We can see this in the number of times inclusive language was used in Obama’s speech: the words “we” appears approximately 35 times, “our” 22 times, “us” 16 times, and “you” + “your” 9 times. While “I” was used in many cases, it was mainly for personal stories that ended in more inclusive language. As mentioned before, the higher energy points typically have more inclusive language.
In Words That Work by Frank Luntz (pretty ironic that I’m analyzing a Democrat’s speech with a Republican Pollster’s research, huh?), he argues that effective messaging focuses on commonalities between the audience and the message being communicated. By emphasizing a shared experience, the listener is more open to what is being said (Luntz, 2007). In Obama’s speech, his use of inclusive language supports the creation of a shared experience:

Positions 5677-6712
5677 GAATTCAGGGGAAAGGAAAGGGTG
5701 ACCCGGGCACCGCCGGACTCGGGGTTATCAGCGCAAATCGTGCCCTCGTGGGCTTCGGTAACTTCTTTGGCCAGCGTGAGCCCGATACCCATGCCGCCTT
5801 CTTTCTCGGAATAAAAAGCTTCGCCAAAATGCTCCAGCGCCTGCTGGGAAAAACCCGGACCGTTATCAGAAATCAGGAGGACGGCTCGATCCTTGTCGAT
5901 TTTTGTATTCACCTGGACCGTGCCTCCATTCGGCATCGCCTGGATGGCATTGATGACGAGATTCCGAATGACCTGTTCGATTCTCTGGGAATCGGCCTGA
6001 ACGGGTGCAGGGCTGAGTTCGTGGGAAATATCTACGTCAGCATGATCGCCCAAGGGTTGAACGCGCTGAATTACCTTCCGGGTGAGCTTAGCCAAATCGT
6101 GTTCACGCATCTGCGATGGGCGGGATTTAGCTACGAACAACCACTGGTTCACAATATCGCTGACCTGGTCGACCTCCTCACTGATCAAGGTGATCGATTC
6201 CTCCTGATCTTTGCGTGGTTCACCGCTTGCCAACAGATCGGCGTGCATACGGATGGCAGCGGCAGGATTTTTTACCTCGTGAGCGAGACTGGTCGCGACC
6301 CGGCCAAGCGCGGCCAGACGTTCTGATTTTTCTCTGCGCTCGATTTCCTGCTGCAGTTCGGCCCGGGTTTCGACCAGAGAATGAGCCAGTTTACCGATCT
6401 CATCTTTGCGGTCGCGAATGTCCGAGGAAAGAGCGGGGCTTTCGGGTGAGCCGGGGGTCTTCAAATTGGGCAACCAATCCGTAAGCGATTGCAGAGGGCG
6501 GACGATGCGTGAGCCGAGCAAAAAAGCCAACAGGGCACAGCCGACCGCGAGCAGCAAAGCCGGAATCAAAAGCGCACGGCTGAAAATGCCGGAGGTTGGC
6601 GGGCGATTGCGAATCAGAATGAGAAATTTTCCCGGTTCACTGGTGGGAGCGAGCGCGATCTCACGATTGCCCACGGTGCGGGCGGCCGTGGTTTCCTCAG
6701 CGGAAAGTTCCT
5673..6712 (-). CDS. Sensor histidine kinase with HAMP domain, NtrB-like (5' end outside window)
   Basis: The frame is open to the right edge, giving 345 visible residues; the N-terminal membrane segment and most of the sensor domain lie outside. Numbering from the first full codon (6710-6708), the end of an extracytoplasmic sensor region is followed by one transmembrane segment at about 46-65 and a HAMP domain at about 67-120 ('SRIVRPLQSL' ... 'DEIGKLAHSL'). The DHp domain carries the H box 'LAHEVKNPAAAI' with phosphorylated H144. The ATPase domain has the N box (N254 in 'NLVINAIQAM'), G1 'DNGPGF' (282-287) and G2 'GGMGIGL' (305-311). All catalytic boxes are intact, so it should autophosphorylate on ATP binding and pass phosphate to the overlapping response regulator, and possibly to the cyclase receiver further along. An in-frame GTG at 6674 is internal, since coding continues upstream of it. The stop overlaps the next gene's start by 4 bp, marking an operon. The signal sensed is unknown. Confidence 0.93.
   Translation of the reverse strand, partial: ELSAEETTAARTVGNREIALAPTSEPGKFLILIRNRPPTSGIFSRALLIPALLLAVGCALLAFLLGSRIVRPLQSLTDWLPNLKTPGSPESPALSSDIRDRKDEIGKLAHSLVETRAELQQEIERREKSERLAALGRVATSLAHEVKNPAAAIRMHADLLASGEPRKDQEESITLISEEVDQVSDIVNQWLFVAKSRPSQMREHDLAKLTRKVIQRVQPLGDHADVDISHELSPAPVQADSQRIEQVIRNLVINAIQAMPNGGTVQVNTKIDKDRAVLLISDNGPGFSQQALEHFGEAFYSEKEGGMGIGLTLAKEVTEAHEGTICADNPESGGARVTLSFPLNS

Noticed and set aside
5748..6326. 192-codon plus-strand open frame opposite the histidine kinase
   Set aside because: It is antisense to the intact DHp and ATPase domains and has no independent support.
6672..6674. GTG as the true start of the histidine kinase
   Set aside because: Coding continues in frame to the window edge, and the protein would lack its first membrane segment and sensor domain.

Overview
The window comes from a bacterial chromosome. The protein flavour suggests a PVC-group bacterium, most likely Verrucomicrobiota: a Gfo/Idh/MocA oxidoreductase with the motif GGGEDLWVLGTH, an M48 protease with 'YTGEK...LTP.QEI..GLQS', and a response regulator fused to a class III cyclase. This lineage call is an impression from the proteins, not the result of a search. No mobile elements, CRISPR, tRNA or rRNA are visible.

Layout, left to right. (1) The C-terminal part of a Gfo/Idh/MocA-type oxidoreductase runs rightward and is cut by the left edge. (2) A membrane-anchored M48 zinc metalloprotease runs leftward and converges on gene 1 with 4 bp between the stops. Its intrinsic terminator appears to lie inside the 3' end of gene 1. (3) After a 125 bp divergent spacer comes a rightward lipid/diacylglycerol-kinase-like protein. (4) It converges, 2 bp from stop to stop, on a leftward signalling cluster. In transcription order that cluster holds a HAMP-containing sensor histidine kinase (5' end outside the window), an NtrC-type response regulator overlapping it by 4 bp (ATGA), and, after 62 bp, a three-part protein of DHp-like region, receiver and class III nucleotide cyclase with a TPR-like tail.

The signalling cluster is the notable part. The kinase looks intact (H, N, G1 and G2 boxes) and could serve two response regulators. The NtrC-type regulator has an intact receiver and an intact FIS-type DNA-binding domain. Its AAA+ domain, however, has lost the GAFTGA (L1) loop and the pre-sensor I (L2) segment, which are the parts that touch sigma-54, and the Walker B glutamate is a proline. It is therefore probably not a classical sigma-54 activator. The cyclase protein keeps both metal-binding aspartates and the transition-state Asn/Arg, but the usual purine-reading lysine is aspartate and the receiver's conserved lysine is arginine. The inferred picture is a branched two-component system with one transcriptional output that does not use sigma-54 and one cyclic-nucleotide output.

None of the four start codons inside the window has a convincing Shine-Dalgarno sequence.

“That we can tuck in our children at night and know they are fed and clothed and safe from harm. That we can say what we think, write what we think, without hearing a sudden knock on the door. That we can have an idea and start our own business without paying a bribe or hiring somebody’s son.”
Obama’s use of inclusive language plays an important role in the creation of a powerful message that resonates with the audience. It does so by creating a bridge between both him and anyone listening to him speak. As you can tell by the audience’s energy, his use of words such as “we”, “our”, and “us” help spur energy and inspire the crowd.